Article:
Copenhagen, Denmark: The Police Museum (Politimuseet)

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I’ve long wanted to go to the infamous Black Museum in London, but as I’m unlikely to join the police force any time soon, it’s probably not a practical option.  However, Copenhagen has a police museum that is open to the public, so it seemed the obvious place to visit on my birthday.  In case you couldn’t tell from the opening picture, this post has some slightly gory themes/musings towards the end. If you’re unusually squeamish or delicate, consider yourself warned.  Now, onto the museum!

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The museum is located in what is evidently the Nørrebro quarter – all I know is that it was a fair walk from our hotel near Tivoli.  Some information that is possibly more helpful is that the museum is only open on Tuesdays, Thursdays, and Sundays from 11-4, so plan accordingly.  I missed out on seeing the Medical Museum due to their similarly limited opening hours.  Admission is DKK 40, which I think is about 5 quid, so positively cheap by Danish standards!  (Seriously, everything in Denmark was insanely expensive.)

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None of the captions or signs are in English, though the man working there kindly let us borrow a couple of the English guidebooks from the shop, and gave us a bit of background information on the museum.  It is housed in a former police station (circa 1884), and has been open to the public since 1993; it has been a museum since 1904, but was only used for training officers prior to 1993, rather like the Black Museum.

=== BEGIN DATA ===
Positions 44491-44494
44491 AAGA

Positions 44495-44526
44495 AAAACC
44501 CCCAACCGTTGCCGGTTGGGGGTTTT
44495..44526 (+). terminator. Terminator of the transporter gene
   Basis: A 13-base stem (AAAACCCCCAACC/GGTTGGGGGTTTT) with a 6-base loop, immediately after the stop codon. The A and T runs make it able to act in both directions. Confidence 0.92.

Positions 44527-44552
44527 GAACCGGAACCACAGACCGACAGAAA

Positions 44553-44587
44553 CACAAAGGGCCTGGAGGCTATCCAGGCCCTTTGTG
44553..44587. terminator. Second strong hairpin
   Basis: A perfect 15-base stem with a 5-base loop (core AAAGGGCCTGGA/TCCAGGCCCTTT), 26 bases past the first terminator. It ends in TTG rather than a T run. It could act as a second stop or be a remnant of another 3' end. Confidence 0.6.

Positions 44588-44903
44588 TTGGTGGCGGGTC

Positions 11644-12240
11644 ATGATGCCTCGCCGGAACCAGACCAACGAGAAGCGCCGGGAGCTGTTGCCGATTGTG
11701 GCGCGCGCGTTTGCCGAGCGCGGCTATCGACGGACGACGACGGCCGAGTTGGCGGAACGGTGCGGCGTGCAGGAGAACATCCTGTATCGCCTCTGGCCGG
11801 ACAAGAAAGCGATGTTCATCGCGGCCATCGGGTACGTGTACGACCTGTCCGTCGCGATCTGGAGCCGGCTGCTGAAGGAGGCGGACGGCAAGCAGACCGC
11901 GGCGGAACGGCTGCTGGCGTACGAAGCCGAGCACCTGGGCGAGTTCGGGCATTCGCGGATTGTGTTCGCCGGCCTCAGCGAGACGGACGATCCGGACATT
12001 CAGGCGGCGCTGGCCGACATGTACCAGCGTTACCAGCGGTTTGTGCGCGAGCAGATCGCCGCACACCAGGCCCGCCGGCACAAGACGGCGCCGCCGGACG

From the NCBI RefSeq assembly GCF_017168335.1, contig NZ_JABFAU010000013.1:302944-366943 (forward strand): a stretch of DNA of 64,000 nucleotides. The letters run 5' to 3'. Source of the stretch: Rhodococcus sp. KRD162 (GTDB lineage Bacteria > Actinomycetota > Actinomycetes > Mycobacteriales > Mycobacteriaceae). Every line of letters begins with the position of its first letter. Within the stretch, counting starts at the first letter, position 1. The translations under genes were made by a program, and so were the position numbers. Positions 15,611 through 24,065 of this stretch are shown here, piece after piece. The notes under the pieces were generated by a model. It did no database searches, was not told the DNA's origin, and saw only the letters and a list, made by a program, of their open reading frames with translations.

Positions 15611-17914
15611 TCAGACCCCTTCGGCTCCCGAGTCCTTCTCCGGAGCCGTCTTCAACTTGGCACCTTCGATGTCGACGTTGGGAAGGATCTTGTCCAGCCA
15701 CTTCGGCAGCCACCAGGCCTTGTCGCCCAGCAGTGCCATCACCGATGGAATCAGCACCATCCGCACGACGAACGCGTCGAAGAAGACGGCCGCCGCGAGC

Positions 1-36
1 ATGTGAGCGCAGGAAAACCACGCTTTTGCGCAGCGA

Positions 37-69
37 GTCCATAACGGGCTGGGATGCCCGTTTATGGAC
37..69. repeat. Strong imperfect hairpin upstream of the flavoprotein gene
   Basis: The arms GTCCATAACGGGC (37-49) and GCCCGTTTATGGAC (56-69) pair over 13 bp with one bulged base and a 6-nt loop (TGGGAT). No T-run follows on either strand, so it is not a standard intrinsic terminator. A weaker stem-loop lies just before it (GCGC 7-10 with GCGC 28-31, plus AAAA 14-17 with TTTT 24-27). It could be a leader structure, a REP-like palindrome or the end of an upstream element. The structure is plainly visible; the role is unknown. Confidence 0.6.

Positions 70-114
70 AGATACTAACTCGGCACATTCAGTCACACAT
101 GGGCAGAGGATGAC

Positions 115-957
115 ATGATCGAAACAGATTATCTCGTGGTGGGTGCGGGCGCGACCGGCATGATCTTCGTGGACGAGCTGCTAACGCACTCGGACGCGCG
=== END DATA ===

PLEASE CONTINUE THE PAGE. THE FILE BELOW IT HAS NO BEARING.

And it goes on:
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The museum opened with a room holding a collection of old police and watchmen’s uniforms, and detailing the evolution of the police force in Denmark.  There was a most intriguing picture depicting all the forms of punishment under early modern law, which included various modes of execution and torture.  Unfortunately, we quickly realised that though the museum was absolutely packed with informational signs, the guidebook only bothered to translate about 10% of them, in addition to providing a brief overview of each room, rife with typos.  I did try to puzzle through the Danish, in hope of cognates, but it was just too bizarre to make anything of it.  Because of this, I couldn’t help but feel I was missing out, a feeling which would only intensify as I made my way through the museum.

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Other rooms on the ground floor included a replica police station, one with a chair set up for mug shots (which I really wanted to sit in, but I didn’t know if the sign said, “Please sit down” or “Don’t sit here under any circumstances!” as it was in Danish, so I stayed away), a motorcycle room, and one filled with riot gear.  I’m pretty sure you could sit on one of the motorcycles, as some Danish youths were doing it when we passed by.